Kutai, a 20-year-old Sumatran orangutan known for his intelligence, creativity and fun-loving personality, died Saturday at the Oregon Zoo following a monthlong illness, officials said.
“It’s a devastating loss for everyone here,” said Mitch Finnegan, the zoo’s lead veterinarian. “Our animal-care staff did all we could for Kutai, but we just couldn’t help him through this.”
Dr. Finnegan said the zoo’s animal-care staff had been treating Kutai for an ongoing medical issue since early last month, and that he had been responding well. Yesterday morning, though, the beloved orang’s condition declined greatly, and he died in the afternoon following a minor surgery.
Zoo staff had great affection for Kutai, describing him as extremely intelligent and creative. Before Red Ape Reserve opened at the zoo in 2010, keepers joked that they needed to make the habitat “Kutai-proof,” referring to the orang’s love for dismantling objects, which he often fashioned into his own toys and tools.
“Kutai was the ‘engineer’ in the zoo family,” said zoo director Kim Smith. “If anyone could take something apart, he could. He was mischievous, but sweet and fun-loving at the same time.”
Kutai was born Dec. 16, 1993, at Sedgwick County Zoo in Wichita, Kan., and came to Portland in 2001. He is survived by his grandmother, Inji, who at 54 is the oldest Oregon Zoo resident and one of the oldest orangs anywhere. According to the Association of Zoos and Aquariums, the median life expectancy for Sumatran orangutans is 25.1 years for males and 32 years for females, though they sometimes can live up to 60 years.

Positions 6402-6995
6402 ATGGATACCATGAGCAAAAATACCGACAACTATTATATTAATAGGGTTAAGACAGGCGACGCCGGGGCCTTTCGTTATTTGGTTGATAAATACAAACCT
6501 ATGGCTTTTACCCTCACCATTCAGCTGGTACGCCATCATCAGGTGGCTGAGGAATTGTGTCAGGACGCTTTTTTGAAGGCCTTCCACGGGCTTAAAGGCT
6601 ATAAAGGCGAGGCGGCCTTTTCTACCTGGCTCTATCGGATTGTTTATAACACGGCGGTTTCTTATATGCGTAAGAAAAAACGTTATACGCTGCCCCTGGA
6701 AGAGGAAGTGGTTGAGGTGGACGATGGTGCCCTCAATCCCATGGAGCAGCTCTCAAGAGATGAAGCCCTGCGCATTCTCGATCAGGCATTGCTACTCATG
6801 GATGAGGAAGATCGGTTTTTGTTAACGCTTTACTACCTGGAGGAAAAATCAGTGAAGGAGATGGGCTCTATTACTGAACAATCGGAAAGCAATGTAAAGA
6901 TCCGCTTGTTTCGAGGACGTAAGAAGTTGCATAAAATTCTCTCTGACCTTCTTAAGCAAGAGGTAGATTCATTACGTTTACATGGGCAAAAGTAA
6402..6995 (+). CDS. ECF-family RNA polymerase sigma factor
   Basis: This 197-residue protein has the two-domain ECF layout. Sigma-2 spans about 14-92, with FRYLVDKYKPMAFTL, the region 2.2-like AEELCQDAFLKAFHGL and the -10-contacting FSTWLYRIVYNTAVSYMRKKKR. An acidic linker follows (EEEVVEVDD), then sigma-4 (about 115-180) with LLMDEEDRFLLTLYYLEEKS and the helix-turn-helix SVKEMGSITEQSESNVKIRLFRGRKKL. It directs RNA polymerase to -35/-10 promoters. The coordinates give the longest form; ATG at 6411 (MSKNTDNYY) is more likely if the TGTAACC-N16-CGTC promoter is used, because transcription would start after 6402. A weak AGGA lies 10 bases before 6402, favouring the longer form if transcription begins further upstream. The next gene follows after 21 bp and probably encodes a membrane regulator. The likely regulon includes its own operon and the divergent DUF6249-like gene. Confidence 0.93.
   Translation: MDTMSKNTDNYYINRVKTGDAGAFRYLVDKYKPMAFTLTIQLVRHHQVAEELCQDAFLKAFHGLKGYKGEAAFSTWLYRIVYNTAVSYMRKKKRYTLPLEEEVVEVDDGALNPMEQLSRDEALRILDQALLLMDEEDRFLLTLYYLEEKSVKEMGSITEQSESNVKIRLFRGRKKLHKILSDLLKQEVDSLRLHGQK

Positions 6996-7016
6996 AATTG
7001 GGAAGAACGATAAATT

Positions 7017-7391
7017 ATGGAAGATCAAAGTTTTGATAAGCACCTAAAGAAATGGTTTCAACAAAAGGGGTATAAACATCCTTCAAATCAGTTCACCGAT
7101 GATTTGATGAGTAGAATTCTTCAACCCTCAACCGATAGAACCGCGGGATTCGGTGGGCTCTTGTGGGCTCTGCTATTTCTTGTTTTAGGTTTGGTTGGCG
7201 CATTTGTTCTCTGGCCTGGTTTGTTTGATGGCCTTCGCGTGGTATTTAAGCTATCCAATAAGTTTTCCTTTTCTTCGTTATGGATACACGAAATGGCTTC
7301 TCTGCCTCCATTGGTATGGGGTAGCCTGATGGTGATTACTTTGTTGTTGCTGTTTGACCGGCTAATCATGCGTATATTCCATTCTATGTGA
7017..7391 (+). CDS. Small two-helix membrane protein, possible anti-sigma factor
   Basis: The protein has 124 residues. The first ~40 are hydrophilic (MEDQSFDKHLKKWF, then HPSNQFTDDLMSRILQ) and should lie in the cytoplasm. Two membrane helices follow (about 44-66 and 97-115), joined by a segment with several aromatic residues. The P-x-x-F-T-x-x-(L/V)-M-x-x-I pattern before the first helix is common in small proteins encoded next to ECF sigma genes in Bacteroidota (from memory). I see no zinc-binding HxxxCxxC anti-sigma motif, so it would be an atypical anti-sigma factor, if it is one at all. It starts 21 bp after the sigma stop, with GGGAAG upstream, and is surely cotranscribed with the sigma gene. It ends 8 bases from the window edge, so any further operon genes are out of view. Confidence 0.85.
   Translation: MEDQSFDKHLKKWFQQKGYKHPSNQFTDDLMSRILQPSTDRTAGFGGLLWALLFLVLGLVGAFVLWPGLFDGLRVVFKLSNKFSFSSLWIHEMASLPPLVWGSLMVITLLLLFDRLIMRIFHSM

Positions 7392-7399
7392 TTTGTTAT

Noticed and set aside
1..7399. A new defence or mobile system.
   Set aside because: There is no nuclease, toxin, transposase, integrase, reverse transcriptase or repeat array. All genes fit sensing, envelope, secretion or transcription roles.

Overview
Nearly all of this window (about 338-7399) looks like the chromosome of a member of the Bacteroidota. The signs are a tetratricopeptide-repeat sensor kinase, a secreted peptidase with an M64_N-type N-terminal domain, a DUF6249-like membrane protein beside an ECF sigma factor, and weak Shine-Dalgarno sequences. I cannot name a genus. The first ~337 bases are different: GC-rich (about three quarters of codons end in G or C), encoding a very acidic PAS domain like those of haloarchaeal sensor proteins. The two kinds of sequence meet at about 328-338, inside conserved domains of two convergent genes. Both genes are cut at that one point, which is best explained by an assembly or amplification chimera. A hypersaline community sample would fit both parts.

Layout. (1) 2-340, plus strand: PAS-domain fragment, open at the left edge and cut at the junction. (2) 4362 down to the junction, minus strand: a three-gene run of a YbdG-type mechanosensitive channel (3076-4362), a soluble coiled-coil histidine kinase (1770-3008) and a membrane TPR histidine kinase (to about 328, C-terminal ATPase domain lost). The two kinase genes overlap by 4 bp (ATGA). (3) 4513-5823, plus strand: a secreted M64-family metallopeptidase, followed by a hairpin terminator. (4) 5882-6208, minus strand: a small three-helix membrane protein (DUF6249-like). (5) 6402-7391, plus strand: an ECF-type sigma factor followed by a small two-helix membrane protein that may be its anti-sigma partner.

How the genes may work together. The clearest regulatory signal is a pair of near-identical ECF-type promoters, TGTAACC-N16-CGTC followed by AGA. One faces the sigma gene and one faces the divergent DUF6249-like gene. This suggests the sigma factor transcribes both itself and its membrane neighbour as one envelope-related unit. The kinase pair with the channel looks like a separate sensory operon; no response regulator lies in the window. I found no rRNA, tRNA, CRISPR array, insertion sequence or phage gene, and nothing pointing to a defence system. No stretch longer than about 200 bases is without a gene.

“I remember very well when Kutai first arrived here,” Dr. Finnegan said. “He was this goofy, gangly 8-year-old adolescent, and we watched him grow into a huge, burly full-grown orangutan. He was one of those animals with a strong presence and a big personality. It’s hard to imagine the zoo without him.”
In December, keepers reported a decline in Kutai’s appetite and activity, and a veterinary exam revealed a very high white-cell count, which can be a sign of an infection. He was treated with antibiotics and showed great improvement; meanwhile veterinarians tried to identify the source of his problem, suspecting airsacculitis.
“Orangutans have inflatable air sacs along the sides of the neck, which can be prone to infection,” Finnegan said. “We scoped those in Kutai and found there were openings between one of the air sacs and his trachea. At that point, we thought he had pneumonia.”
Surgery was performed on Thursday, Jan. 2, to close the openings, and initially at least it seemed to help. Animal-care staff reported that Kutai looked much improved afterward and had a good appetite, eating all of his food that evening. The following day though, he had become lethargic once again, and by Saturday blood work showed him to be severely anemic, necessitating a second surgery. Unfortunately, Kutai did not rebound a second time and died post-surgery upon returning to the zoo’s primate area.
Following standard zoo protocol, Finnegan and other animal-care staff performed a necropsy (animal autopsy) on Saturday evening, which they hope will eventually help determine the cause of Kutai’s abrupt decline. Tissue samples are being submitted to a pathologist for analysis.
“We know many visitors are grieving along with us right now,” said Asaba Mukobi, the zoo’s senior primate keeper. “Kutai touched a lot of people’s hearts, and he helped raise awareness about what’s happening to orangutans in in their native lands.”
Habitat loss, palm oil plantations and an illegal pet trade are pushing orangutans toward extinction in Sumatra and Borneo, and, according to Orangutan Outreach, it could be fewer than 10 years before they have completely vanished from the wild.